Support Cameralabs by shopping at our partner stores or donating via Paypal
 






Follow my RSS feed at Camera Labs RSS Feed
 
  Latest camera reviews

Canon G1 X Mark II
Panasonic Lumix FZ1000
Panasonic TZ60 / ZS40
Sony RX100 III review
Sony A3000 review
Canon EOS 1200D T5
Sony WX350
Nikon P600
Sony Alpha A5000
Sony Cyber-shot HX400V
Panasonic Lumix GH4
Panasonic TS5 FT5
Sony Alpha A6000
Canon SX700 HS
Canon SX600 HS
Olympus TOUGH TG2
Nikon AW1
Nikon D3300
Fujifilm XT1
Olympus STYLUS 1
Sony Cyber-shot RX10
Olympus OMD EM1
Panasonic Lumix GM1
Nikon D610
Sony Alpha A7
Nikon D5300
Canon PowerShot A2500
Sony Alpha A7r
Canon ELPH 130 IXUS 140
Nikon COOLPIX P520
Nikon COOLPIX L820
Canon PowerShot S120
Panasonic Lumix GX7
Canon SX510 HS
Canon PowerShot G16
Fujifilm X20
Panasonic FZ70 / FZ72
Canon EOS 70D
Sony RX100 II
Canon ELPH 330 IXUS 255
Panasonic Lumix GF6
Fujifilm XM1
Olympus EP5
Panasonic Lumix LF1
Panasonic TZ35 / ZS25
Olympus XZ2
Sony HX300
Panasonic Lumix G6
Sony HX50V
Fujifilm X100S
Canon SX280 HS
Canon EOS SL1 / 100D
Panasonic TZ40 / ZS30
Nikon D7100
Nikon COOLPIX A
Fujifilm X-E1
Canon EOS 6D
Nikon D5200
Panasonic Lumix GH3
Canon PowerShot S110
Panasonic Lumix G5
Sony NEX-6
Panasonic Lumix FZ200
Canon PowerShot SX50 HS
Nikon COOLPIX P7700
Olympus E-PL5
Canon EOS M
Panasonic TS20 / FT20
Canon PowerShot G15
Nikon D600
Nikon COOLPIX L810
Canon PowerShot D20
Sony RX100
Panasonic Lumix LX7
Canon SX500 IS
Fujifilm HS30 EXR
Sony HX200V
Panasonic FZ60 / FZ62
Canon 520HS / 500HS
Canon 110HS / 125HS
Nikon D800
Canon EOS T4i / 650D
Canon PowerShot A3400
Panasonic ZS15 / TZ25
Olympus E-M5
Nikon D3200
Fujifilm X-Pro1
Canon PowerShot A2300
Canon SX240 / SX260
Samsung NX200
Sony Alpha SLT-A77
Canon EOS 5D Mark III
Panasonic ZS20 / TZ30
Canon PowerShot G1 X
Sony NEX-7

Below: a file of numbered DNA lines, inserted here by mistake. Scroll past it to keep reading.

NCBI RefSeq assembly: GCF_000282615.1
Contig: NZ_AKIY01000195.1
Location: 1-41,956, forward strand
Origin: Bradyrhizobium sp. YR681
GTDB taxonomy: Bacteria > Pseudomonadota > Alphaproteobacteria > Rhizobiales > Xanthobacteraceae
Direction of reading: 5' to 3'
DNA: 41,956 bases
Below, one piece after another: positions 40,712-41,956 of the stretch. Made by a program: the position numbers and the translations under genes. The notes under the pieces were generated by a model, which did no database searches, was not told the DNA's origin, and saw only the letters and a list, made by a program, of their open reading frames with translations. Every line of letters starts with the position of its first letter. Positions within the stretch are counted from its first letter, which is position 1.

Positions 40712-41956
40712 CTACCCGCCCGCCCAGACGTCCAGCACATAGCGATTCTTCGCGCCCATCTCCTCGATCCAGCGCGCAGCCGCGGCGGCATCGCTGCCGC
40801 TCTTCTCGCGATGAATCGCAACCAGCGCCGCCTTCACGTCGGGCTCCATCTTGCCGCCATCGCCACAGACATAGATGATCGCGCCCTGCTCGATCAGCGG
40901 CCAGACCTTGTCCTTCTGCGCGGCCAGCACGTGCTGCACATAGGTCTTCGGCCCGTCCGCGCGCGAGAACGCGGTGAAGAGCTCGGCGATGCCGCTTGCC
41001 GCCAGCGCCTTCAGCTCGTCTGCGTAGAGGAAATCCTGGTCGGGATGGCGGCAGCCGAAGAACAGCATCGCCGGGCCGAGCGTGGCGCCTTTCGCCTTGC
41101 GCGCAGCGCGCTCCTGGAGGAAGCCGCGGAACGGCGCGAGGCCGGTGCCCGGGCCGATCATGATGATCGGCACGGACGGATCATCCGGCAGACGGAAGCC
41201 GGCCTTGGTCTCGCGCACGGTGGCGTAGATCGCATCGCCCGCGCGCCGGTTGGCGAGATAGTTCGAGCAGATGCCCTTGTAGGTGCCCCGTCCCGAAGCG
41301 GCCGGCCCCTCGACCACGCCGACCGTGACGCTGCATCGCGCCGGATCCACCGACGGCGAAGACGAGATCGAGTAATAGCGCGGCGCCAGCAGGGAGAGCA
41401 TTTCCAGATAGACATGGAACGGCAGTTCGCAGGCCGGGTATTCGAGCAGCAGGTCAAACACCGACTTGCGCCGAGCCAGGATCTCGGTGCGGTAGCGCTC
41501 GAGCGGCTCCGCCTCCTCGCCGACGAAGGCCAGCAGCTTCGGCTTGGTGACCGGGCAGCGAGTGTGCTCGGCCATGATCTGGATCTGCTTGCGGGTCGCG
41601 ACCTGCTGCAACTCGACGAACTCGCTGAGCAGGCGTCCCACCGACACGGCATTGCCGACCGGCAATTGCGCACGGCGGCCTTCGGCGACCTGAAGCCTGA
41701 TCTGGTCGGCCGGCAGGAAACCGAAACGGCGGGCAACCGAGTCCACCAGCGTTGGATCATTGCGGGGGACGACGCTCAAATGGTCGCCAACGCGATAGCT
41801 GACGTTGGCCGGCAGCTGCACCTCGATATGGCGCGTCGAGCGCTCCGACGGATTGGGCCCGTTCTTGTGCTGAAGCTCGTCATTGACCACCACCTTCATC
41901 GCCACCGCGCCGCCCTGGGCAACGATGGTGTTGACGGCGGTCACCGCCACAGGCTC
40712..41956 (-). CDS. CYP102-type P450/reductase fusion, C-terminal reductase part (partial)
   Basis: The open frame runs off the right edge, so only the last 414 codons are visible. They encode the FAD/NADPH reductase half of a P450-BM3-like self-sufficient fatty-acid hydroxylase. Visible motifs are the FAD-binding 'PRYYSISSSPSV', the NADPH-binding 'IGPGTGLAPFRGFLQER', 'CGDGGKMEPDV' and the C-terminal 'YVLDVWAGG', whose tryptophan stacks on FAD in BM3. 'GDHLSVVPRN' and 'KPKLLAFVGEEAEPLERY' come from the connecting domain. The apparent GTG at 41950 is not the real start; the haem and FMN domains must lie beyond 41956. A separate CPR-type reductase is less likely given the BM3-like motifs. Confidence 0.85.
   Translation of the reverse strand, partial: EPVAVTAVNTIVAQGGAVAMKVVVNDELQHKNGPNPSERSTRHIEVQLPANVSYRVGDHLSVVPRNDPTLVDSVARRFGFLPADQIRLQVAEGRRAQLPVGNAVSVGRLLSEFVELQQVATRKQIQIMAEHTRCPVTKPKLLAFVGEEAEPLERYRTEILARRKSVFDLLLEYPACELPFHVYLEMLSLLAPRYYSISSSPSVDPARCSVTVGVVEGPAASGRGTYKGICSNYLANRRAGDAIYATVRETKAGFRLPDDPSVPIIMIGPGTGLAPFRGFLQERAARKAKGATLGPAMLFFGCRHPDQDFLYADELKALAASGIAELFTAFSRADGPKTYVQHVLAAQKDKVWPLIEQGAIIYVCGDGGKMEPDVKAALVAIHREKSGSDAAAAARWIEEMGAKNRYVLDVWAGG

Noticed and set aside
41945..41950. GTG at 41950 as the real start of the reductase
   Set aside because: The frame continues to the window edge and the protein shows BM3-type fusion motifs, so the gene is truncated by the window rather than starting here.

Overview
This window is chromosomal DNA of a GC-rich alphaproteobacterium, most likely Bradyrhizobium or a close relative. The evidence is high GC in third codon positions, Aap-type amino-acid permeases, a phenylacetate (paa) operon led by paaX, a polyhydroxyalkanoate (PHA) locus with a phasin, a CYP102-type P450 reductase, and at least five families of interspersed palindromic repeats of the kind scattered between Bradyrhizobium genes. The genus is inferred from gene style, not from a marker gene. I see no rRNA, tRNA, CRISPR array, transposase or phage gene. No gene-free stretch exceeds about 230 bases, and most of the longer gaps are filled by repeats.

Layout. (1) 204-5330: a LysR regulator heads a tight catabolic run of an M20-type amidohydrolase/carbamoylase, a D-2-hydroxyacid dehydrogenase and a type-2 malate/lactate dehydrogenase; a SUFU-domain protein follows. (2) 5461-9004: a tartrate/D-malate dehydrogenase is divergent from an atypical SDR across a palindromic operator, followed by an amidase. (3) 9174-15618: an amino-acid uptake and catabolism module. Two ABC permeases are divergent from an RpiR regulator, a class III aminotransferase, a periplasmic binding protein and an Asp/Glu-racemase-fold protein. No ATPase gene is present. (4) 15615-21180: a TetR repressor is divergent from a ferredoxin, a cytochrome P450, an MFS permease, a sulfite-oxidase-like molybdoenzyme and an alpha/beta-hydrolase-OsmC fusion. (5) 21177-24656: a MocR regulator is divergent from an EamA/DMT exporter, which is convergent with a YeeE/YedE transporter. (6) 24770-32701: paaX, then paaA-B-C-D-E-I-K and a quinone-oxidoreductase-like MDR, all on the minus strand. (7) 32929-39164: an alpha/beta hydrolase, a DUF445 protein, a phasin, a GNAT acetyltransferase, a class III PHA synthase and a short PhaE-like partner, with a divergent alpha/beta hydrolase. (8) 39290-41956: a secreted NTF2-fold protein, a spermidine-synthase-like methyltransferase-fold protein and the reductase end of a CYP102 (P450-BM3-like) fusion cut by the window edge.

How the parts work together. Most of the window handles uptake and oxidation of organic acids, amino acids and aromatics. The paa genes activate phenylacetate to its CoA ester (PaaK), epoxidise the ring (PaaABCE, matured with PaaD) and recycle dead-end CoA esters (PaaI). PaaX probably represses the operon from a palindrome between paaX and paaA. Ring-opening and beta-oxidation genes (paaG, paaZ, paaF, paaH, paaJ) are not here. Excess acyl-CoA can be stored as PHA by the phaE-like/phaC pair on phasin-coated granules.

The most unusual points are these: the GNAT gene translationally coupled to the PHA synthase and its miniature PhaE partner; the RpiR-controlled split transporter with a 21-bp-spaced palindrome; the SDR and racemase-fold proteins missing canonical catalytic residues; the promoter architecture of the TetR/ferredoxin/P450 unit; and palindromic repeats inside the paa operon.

Panasonic GX1
Olympus E-PM1
Nikon V1
Sony NEX-5N
Canon EOS T3 / 1100D
Canon EOS 600D / T3i
Nikon D7000
Canon EOS 60D
Canon EOS 550D / T2i
Canon EOS 7D

All camera reviews
 
 
   
 
  Best Buys: our top models
   
  Best Canon lens
Best Nikon lens
Best Sony lens
Best budget DSLR
Best mid-range DSLR
Best semi-pro DSLR
Best point and shoot
Best superzoom
Best camera accessories
   
 



Camera Labs Forum

Any questions, comments or a great tip to share? Join my Camera forum and let everyone know!
   
 
  DSLR Tips



 
Free Shipping on ALL Products
Sony Cyber-shot DSC-R1 review Gordon Laing, December 2005


 



 




Sony Cyber-shot DSC-R1 digital camera


Sony's Cybershot DSC-R1 is the company's first high-end all-in-one camera since the DSC-F828 back in August 2003. The F828, despite coming from a strong line of predecessors and sporting excellent design and features, infamously suffered from pronounced purple fringing.

Not only must the new R1 banish this spectre while improving the specification, but do so in a marketplace where a raft of budget digital SLRs have pretty much wiped-out the demand for high-end all-in-ones. Sony itself even recently announced a partnership with Konica Minolta to develop its own digital SLR in 2006. In this light, what chance does a new all-in-one have which actually costs slightly more than most budget digital SLRs?

You'd be forgiven for thinking it wouldn't stand a chance, but the R1 is unlike any all-in-one so far released. It's the first to employ a large APS-sized CMOS sensor which is roughly the same size as those found in budget digital SLRs. This means the R1 should enjoy low noise levels and high sensitivities even with its high resolution of 10.8 Megapixels.

It's also first CMOS sensor to deliver live video to the display, unlike conventional digital SLRs which normally only use their screens for menus and playback. The live view has also allowed Sony to do away with the mirror and prism of a traditional SLR optical path and position the lens close to the sensor where optical aberrations are easier to correct.

The result is a camera with 10.8 Megapixel resolution, wide sensitivity rating of 160 to 3200 ISO, flip-out LCD screen with live view, an optically fast f2.8~4.8 lens with a 35mm-equivalent range of 24 to 120mm and the potential to capture highly detailed, low noise images. Sure the lens doesn't come off, but the 5X range is sufficient for most and there's no worries of dust on the sensor. Are you sure a traditional budget or even mid-range SLR is a better bet?

 

All words, images, videos and layout, copyright 2005-2014 Gordon Laing. May not be used without permission.

/ How we test / Best Cameras / Advertising / Camera reviews / Supporting Camera Labs